BRIEF DESCRIPTION OF THE DRAWING

FIG. 1 is a simplified block diagram of a fluid flow or distribution system for distributing fluid from a source to one or both of a pair of flow utilization devices;

FIG. 2 is a simplified block diagram of a fluid flow or distribution system for distributing fluid from a plurality of sources to a plurality of flow utilization devices;

FIG. 3 is a simplified block representation of various software or logic portions which are associated with each valve of the arrangement of FIG. 1 or 2 for autonomously controlling the valve;

FIG. 4 is a simplified block representation of a logic flow chart or diagram of a portion of FIG. 3;

FIG. 5 is a simplified block representation of a logic flow chart or diagram of another portion of FIG. 3; and

FIG. 6 is a simplified block representation of a logic flow chart or diagram of another portion of FIG. 3.

DESCRIPTION OF THE INVENTION

In FIG. 1, a flow system 10 includes a source 12 of pressurized fluid, such as water. As illustrated, source 12 may include a pump 12 p coupled to a source of water, which may be a tube 12 t extending through the hull of a ship so as to allow pump 12 p to draw salt water from the ocean. Pump 12 p provides pressurized fluid through a fluid flow sensor 56 to a pipe tee or bifurcation 32, which provides pressurized fluid to a flow path or pipe 21 by way of a software-controlled valve 41 and a flow sensor 51. Software-controlled valve 41 is controlled by an independent program associated with a valve controller 41 c. Bifurcation 32 also provides pressurized fluid to a second flow path 22 by way of a software-controlled valve 42 and a flow sensor 52. Software-controlled valve 42 is controlled by an independent program associated with a valve controller 42 c. When valve 41 is open (allows flow of fluid) and pump 12 p is in operation, pressurized fluid is coupled to a tee junction or bifurcation 33, and fluid flows from heat exchanger input port 61 i through heat exchanger 61 to a heat exchanger output port 61 o, through a flow sensor 54 to a further tee junction or bifurcation 31, and to a drain designated 9. When valve 42 is open and pump 12 p is in operation, pressurized fluid is coupled to a tee junction or bifurcation 34, and as a result fluid flows from an input port 62 i, through a heat exchanger 62 to an output port 62 o, through a flow sensor 55, to a tee junction or bifurcation 31, and to drain 9.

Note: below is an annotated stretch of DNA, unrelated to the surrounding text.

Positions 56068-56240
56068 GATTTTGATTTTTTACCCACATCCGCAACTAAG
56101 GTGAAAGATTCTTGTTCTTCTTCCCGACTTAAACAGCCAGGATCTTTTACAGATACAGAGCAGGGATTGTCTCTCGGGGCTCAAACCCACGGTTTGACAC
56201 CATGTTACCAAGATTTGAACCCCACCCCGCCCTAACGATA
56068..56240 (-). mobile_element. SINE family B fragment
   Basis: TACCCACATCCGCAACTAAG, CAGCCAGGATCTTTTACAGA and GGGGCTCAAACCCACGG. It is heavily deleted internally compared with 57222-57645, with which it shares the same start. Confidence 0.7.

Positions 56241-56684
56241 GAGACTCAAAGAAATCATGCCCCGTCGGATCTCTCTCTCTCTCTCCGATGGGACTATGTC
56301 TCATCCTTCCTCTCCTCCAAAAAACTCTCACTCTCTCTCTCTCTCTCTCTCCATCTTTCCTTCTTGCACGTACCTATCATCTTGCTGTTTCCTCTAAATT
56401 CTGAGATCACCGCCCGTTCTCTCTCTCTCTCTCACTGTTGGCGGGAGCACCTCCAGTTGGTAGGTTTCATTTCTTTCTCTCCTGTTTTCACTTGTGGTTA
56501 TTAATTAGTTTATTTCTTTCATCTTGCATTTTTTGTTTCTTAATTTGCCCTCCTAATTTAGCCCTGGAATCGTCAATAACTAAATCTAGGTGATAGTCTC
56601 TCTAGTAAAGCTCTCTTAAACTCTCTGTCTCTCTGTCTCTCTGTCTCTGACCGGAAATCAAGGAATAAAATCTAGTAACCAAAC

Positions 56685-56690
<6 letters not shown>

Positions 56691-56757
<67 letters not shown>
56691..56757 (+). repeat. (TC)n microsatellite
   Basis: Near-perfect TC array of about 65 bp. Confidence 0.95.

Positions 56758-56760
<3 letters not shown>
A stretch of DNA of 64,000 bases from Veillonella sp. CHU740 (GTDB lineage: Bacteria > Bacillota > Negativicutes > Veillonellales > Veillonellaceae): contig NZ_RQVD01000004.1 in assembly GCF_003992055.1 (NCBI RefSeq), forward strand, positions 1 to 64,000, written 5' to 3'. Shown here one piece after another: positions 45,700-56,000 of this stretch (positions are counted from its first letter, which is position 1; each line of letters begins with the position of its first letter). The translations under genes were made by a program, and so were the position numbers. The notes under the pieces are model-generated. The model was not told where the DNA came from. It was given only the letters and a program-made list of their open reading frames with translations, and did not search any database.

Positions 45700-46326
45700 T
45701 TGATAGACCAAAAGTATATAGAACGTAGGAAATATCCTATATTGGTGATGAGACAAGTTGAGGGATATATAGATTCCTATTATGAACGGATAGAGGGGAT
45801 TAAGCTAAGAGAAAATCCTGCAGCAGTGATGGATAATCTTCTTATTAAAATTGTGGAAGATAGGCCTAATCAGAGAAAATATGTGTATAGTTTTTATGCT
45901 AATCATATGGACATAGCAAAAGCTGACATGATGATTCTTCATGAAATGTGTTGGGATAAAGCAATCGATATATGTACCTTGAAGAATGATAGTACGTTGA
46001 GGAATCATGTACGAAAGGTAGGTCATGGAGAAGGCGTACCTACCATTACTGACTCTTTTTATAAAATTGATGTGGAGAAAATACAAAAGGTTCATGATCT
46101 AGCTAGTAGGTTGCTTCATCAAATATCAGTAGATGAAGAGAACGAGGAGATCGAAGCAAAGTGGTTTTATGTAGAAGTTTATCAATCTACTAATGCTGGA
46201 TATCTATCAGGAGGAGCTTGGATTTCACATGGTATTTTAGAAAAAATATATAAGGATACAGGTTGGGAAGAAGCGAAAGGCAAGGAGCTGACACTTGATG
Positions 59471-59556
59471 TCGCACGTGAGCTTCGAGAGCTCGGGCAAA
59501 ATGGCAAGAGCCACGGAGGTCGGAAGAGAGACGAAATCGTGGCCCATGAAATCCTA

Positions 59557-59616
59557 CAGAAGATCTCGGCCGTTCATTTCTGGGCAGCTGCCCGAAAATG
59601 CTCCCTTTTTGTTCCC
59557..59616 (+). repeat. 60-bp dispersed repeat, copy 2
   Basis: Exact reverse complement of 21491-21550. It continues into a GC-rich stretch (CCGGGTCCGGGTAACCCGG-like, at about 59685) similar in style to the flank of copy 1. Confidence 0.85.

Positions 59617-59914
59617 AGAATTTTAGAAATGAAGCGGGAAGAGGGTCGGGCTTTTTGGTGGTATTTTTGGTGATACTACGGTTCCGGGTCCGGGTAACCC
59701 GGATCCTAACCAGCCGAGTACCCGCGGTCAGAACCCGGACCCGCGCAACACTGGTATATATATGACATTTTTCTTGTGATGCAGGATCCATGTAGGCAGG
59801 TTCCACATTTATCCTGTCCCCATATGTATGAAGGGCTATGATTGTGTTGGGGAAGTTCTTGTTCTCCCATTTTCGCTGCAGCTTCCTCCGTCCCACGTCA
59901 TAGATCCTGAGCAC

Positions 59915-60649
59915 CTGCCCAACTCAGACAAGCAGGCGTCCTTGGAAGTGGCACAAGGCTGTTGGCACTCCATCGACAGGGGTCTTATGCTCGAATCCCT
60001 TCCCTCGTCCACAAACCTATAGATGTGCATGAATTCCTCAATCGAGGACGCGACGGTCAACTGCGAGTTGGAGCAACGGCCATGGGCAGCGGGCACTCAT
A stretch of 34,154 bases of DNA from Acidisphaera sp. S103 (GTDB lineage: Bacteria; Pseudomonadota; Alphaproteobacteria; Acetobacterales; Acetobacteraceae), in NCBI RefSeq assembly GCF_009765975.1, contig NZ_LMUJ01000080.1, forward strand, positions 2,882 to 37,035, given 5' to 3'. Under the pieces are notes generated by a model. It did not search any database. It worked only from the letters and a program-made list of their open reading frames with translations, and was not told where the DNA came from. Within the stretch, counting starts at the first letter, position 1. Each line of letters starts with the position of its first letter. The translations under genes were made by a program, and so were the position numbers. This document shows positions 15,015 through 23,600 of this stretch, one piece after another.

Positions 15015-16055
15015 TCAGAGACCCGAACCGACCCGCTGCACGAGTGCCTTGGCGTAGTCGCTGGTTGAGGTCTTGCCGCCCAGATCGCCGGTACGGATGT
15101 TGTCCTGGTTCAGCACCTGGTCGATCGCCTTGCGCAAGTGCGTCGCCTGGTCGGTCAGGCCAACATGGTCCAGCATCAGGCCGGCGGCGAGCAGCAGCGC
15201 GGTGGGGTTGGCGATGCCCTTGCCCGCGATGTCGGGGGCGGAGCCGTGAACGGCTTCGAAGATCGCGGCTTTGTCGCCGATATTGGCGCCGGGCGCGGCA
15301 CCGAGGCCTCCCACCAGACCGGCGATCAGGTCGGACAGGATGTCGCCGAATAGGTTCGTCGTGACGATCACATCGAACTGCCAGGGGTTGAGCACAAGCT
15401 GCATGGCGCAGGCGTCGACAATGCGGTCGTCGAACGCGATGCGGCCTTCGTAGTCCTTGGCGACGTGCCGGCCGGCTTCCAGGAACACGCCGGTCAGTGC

While the flow meters of FIG. 1 are illustrated as being separate from the controllable valves, they may be physically integrated into the same device or housing, and use common power supplies, logic hardware, and network connections.